Parental Responsibility

Parental Responsibility

Parental responsibility means the legal rights, duties, powers, responsibilities and authority that a parent has for a child and the child's property. A person who has parental responsibility over a child has the right to make decisions about their care and education. Important decisions in a child's life should be agreed with any other person who has parental responsibility.

The following are examples of important decisions in a child’s life that should have the agreement of everyone with parental responsibility:

• Where a child lives.

• Whether or not a child has medical treatment.

• How and where a child is educated.

• Which, if any, religion a child follows.

• Deciding a child’s name and registering their birth.

• Giving consent for a child to leave the country, whether for a holiday or permanently.


Who has parental responsibility?


• Mothers automatically have Parental Responsibility and will not lose it if divorced.

• Married fathers automatically have Parental Responsibility and will not lose it if divorced.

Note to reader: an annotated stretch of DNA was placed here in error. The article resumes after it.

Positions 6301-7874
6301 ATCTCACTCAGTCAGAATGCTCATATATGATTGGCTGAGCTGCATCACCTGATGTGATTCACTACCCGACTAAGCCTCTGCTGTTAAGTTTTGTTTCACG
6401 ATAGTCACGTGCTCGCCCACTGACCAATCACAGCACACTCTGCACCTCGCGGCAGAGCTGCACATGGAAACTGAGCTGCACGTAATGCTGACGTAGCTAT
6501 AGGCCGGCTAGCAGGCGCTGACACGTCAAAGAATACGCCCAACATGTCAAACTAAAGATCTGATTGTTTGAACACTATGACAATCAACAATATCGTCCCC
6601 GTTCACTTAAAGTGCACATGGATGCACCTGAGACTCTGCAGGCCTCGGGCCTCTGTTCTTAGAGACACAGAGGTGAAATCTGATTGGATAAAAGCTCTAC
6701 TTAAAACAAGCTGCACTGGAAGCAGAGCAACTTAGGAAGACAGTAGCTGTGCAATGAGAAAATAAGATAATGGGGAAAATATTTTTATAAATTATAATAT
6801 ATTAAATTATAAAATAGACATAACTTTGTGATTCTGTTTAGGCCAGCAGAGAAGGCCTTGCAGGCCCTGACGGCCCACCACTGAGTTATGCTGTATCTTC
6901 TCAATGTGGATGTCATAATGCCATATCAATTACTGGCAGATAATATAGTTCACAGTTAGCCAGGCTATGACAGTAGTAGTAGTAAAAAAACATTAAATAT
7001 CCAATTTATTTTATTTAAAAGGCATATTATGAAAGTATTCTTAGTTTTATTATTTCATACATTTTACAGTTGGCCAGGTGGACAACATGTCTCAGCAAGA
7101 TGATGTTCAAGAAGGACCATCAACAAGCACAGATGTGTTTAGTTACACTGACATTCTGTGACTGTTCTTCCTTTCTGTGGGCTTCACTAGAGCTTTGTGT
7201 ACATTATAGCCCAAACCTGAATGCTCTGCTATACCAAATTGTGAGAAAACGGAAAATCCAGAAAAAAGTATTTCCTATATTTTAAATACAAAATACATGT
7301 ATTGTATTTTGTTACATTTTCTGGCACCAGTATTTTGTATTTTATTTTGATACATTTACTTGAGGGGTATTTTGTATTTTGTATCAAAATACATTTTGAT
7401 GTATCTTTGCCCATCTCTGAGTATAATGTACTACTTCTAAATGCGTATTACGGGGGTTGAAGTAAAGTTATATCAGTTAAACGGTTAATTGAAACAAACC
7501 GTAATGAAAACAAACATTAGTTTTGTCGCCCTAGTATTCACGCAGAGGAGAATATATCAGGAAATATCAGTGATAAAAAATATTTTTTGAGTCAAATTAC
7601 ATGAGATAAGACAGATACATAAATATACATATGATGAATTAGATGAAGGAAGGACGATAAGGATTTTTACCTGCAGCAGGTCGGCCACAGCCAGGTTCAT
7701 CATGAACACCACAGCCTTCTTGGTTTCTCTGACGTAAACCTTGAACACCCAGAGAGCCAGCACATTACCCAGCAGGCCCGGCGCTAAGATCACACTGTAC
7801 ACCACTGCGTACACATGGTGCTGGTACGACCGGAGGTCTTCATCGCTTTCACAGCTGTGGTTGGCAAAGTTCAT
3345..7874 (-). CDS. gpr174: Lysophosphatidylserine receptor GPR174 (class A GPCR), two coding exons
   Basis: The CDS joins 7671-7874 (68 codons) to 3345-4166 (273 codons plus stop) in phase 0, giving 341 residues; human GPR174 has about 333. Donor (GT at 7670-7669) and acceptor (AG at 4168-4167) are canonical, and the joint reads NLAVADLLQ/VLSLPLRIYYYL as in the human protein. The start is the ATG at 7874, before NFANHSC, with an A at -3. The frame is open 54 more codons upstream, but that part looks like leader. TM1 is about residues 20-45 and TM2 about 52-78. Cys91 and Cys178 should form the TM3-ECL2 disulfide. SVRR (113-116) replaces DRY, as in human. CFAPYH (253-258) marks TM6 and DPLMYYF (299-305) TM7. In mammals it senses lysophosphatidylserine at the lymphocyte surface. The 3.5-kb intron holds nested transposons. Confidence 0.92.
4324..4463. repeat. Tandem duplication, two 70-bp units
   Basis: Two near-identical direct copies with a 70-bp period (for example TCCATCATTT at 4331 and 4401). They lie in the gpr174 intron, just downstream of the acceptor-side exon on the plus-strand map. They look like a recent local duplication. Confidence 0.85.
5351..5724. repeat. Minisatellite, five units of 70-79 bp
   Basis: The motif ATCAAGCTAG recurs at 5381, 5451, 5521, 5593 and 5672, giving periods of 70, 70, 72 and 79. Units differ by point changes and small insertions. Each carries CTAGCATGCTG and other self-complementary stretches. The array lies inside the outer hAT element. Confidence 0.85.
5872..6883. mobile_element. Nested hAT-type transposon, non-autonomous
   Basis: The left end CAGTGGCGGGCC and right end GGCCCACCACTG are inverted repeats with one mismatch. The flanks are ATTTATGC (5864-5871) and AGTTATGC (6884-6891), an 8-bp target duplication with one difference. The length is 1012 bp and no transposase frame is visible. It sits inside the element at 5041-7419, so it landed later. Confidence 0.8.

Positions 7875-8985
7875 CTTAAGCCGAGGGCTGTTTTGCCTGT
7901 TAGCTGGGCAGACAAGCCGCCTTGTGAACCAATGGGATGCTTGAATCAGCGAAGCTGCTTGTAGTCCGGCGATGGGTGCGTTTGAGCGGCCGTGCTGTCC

• Unmarried fathers do not automatically have Parental Responsibility.

• Step-fathers and Step-mothers do not automatically have Parental Responsibility.

• Grandparents do not automatically have Parental Responsibility.


Who can get parental responsibility?


• Biological fathers

 If a father is not married to the mother and is not registered on the birth certificate of a child, it will not automatically be the responsibility of the parents. If you are registered on the birth certificate, but it happened before December 2003, you will not automatically be responsible for the parents either. A biological father who does not yet have parental responsibility can obtain it through:

1. Re-registering the birth of the child

This can only be done if the father's name is not on the original birth certificate. The mother must agree and must go with the father to the registration office or complete the legal declaration of paternity form. Application forms are available at the local registration office or at

2. Making a parental responsibility agreement with the mother

This is a formal written document, not just an informal agreement between the parents. The agreement is made using form C (PRA1), which